This can improve your company culture, making it one where everyone is equally welcome and has the same opportunities to advance in their careers.

Improved reputation

Companies that prioritize inclusivity and diversity are more likely to have a good reputation. As a result, it’s easier to attract and retain talent.

56% of US employees say that increasing diversity, equity, and inclusion in the workplace is a good thing. Three in ten workers say it’s extremely important to work in an environment with employees of different races and ethnicities.

But it’s not just employees who will see your company in a more positive light. 59% of consumers say diversity and inclusion impact their buying decisions — they’re more interested in purchasing from companies that prioritize diversity.

Financial advantage

A diverse workforce isn’t just nice to have. It leads to better financial performance. Companies with more than 30% of women employees are more likely to outperform those with 30% or less. Also, companies in the top quartile for ethnic diversity had a 27% financial advantage over others.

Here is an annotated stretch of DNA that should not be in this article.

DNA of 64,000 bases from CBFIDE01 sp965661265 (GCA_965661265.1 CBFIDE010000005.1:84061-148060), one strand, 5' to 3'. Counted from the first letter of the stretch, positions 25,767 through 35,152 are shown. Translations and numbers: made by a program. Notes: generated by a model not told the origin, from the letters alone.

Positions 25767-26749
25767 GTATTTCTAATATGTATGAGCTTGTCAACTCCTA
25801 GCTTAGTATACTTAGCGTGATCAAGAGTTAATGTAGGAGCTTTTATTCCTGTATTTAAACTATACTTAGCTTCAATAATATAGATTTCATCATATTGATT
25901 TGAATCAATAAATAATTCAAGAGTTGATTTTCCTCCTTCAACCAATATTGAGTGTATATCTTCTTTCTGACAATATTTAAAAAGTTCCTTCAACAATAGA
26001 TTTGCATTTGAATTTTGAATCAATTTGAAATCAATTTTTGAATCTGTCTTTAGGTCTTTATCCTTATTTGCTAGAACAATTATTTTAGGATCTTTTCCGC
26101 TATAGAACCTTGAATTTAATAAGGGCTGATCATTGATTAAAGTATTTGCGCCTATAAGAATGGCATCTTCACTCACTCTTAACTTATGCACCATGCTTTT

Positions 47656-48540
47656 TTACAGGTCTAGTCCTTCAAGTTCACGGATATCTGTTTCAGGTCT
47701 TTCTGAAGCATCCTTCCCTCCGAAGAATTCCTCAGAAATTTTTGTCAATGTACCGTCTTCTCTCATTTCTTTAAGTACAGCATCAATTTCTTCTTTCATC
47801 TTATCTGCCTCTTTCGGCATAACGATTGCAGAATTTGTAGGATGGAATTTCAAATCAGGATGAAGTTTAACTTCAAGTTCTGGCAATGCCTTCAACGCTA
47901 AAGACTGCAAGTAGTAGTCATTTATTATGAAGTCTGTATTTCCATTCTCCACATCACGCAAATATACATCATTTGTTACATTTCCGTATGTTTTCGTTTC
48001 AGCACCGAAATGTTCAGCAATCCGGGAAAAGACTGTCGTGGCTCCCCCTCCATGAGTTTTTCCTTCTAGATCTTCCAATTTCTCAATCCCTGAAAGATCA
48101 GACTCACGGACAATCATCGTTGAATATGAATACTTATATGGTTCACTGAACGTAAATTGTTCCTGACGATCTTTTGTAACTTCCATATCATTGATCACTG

Avoidance of groupthink

Groupthink refers to a mode of thinking where a group of similar people tend to agree on a viewpoint or idea perceived to represent the group's consensus.

The problem with groupthink is that people stop thinking for themselves. They’re too heavily influenced by the group. This stifles innovation and creativity. 

If a workplace consists of people of the same or similar backgrounds, then this may limit their ability to think outside the box.

What should you focus on during a diversity audit?

The four key areas that a diversity audit focuses on are diversity data, policies, processes, and culture. Let’s take a closer look at all of these.

The five focuses of a diversity audit

Diversity data

Diversity data contains protected (or sensitive) information about a workforce. Companies typically collect it from applicants during the interview process or from successful candidates during onboarding. This data is usually made anonymous to avoid bias or discrimination. 

Diversity data may contain one or more of the following data points: 

  • Sexual orientation

  • Gender identity

  • Disability status

  • Ethnic identity

  • Pre-existing medical conditions

A lack of diverse job applicants may signal a poor company's reputation. Otherwise, your job descriptions may discourage underrepresented people when applying for a role.